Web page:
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Reviving African Crafts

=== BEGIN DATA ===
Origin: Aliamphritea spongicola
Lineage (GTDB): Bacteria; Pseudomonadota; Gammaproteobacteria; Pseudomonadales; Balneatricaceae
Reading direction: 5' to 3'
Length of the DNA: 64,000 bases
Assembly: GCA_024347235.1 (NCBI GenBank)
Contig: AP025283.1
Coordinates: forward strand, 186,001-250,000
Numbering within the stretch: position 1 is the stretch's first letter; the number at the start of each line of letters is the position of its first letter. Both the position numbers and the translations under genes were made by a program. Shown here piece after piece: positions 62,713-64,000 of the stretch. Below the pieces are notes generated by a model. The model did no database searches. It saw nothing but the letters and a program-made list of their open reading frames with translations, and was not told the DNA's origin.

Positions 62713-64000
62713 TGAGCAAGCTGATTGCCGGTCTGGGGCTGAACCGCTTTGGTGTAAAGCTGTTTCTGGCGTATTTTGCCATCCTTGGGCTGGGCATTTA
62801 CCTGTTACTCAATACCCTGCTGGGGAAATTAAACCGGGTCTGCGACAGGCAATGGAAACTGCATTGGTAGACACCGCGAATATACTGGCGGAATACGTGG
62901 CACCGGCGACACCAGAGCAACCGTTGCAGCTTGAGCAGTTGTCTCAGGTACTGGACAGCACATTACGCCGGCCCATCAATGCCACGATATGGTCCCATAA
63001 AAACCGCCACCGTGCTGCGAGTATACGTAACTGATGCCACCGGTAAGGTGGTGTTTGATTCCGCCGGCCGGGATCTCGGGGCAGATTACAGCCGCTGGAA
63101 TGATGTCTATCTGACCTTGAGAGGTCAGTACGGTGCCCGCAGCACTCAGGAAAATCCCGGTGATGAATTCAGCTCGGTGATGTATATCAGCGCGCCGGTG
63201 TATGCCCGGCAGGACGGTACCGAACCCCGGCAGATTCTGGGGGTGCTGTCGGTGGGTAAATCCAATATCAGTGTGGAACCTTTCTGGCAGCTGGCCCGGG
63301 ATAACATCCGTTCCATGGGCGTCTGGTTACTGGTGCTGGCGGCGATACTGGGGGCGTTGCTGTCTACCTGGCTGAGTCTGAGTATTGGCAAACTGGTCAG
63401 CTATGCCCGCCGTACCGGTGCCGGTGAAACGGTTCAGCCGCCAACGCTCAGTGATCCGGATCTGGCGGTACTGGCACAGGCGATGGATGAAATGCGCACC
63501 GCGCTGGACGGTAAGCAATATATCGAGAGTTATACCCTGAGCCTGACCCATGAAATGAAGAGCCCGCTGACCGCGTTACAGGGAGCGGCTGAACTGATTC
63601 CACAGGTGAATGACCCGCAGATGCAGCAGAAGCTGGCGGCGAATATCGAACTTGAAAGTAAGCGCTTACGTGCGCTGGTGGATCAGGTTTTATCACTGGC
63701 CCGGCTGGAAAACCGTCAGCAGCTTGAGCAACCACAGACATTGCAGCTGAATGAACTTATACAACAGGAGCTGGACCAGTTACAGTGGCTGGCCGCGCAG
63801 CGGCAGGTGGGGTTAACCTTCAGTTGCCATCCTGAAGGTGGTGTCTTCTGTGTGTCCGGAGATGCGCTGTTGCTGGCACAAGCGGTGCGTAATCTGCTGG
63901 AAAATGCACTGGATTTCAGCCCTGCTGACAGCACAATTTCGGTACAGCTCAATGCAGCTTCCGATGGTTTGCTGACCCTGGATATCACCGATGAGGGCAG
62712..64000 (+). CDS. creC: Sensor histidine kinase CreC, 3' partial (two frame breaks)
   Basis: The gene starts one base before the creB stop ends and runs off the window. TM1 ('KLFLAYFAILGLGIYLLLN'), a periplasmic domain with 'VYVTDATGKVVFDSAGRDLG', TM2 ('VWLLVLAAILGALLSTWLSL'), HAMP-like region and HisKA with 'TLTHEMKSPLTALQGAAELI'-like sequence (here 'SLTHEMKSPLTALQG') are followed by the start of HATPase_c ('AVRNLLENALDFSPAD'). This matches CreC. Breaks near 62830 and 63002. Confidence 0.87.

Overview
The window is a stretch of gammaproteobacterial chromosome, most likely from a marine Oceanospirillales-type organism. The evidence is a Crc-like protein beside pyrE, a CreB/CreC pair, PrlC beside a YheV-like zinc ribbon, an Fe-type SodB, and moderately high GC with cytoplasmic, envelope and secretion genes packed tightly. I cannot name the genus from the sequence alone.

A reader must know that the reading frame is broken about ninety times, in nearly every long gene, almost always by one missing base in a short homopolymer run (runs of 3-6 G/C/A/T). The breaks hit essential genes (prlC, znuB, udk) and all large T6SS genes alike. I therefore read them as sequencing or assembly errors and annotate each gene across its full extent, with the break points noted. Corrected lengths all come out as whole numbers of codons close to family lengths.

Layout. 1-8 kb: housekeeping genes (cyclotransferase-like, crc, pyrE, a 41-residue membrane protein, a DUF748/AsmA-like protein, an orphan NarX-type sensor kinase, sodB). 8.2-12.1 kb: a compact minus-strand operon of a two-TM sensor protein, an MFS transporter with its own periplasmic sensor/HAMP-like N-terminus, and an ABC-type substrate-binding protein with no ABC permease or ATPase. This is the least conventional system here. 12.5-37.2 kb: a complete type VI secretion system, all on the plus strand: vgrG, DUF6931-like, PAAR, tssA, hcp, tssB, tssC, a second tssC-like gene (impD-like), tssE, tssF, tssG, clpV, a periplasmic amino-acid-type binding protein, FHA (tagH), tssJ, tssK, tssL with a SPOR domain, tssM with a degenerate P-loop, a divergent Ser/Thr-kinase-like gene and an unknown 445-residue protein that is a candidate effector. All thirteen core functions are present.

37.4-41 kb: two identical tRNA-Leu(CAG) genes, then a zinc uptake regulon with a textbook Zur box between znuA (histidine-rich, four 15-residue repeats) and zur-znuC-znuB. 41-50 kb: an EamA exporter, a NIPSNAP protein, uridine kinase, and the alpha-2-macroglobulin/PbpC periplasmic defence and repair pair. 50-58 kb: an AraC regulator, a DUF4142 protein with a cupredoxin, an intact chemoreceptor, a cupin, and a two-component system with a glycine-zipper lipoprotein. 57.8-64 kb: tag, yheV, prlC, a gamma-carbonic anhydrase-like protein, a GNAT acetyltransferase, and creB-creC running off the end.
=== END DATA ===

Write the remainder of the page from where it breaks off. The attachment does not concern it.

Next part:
With a revised, new-look website on the way, Michael Chandler is a multi-talented artist whose star is certainly on the rise. We recently caught up with him to chat about his new online presence, creative inspiration and how his passion for crafts came about... Congrats on the launch of your new website. What can we expect in terms of the renewed look and feel? I've tried to marry the feel of my design sketchbooks with my background/working experience and love for words. So the website is mostly 'hand-drawn', and it features Sothebys-style cataloguing, as well as short articles on each piece and that piece's history. I want the website to feel intimate and personal, but professional and unsentimental at the same time. What new designs have you been working on and what inspired you? I'm venturing more into the kitchen now than before. New designs include a ceramic colander bowl for pastas and salads, a kitchen linen range inspired by Delft Tiles and something which I have called 'Meltware'. This dinnerware range involves the firing of tiny, glass beads onto my existing dinnerware crockery. The colours are incredible, the process uncontrollable and all this is of course a marriage between my ceramic and beaded endeavours. I can't tell you how much I'm enjoying the experimenting and the delightful, final results. How would you describe the essence of Chandler House in three words? History, Beauty, Fun. Tell us more about Serpentine and your focus on beads and African crafts? Serpentine is a studio I started with Claudette Davis of African Home last year. I design pieces which challenge current conceptions of craft, and Claudette brings her fair-trade production expertise to the table. Together we are making objects which we hope will revive interest and appreciation for a wonderful local skill. Your ‘Chinesewares Collection’ was recently showcased in the CCDI Handmade Collection 2012, which is wonderful news. Tell us more? Our selection into the Collection was a wonderful affirmation that our efforts to revive bead interest to locals was paying off. We looked at antique Chinese ceramic shapes and then made these forms larger and in white beads. The shapes of ancient Chinese ceramic bottles, vases, etc. have proved themselves to be timelessly beautiful (they are equally desirable over a thousand years later), so the Chinesewares idea was about taking something inherently beautiful and applying a local material to it. I do believe that humans find some forms, shapes and objects eternally beautiful. Which local designers/artists do you admire and why? I love Keith Henning from Adriaan Kuiters. His simple, no-fuss attitude and ability to make very simple and beautiful garments, never fails to delight me. Kelly Esterhuyse's knitted garments blew me away at this year's Design Indaba – she's so ahead of her time and her fearlessness is very inspiring. John Bauer is an alchemist. His ceramic pieces might lack an immediate aesthetic hook, but I think what he's doing is pure magic. Which medium do you enjoy working with most? Drawing with a black architect's pen on off-white, thickish and thirsty paper. You hail from a big Eastern Cape family – how do you think this shaped your interest and career in design? I suppose there were always so many older family members around who could each share what they loved with me during the long, 'boring' holidays on the family farms and on the Wild Coast. If someone wasn't teaching me about flower-arranging and embroidery, another would be imparting their love for drawing, philately, classical music, beer-brewing, clay-firing, photography, painting and tapestry. There were lots of us young 'uns and we didn't get much individual attention. We were forced to find our own entertainment, and often this involved doing something creative for hours on end. You have a clear passion for early Cape furniture and Dutch trade pieces. Where and how did this originate? I grew up in houses with mediocre antiques and have always loved the romance of a carved cupboard or a cloisonné vase decorated with a dragon chasing its tail. After studying History of Art at UCT and working at Sotheby's, I took up a position with Deon Viljoen who is one of the world's leading Dutch-Trade antique experts. His kind explanation of objects he dealt in and collected resulted in a genuine love for the pieces I handled. Everything had a story, a place, a reason for being made. An object is a human reaction against one of his experiences and I find this deeply attractive. What is your take on Cape Town being crowned the 2012 World Design Capital? How do you think this title will impact the city? Honestly, I don't think its going to make any immediate, quantifiable difference to local designers. I do however suspect that it will have a deeper, more subtle effect that is almost impossible to pin-point or measure. Most Capetonians will be exposed to the world and concept of design because of the campaign and title of WDC; and perhaps on a sub-conscious level, people will see Cape Town and the work it produces with renewed 'design-aware' senses. Keep an eye out for Michael's new official website, which will be launched in the next few weeks. For now you can check out his unique talents at ohthatchandler.wordpress.com or follow him on Twitter @MrChandlerHouse. Text: Kim Grové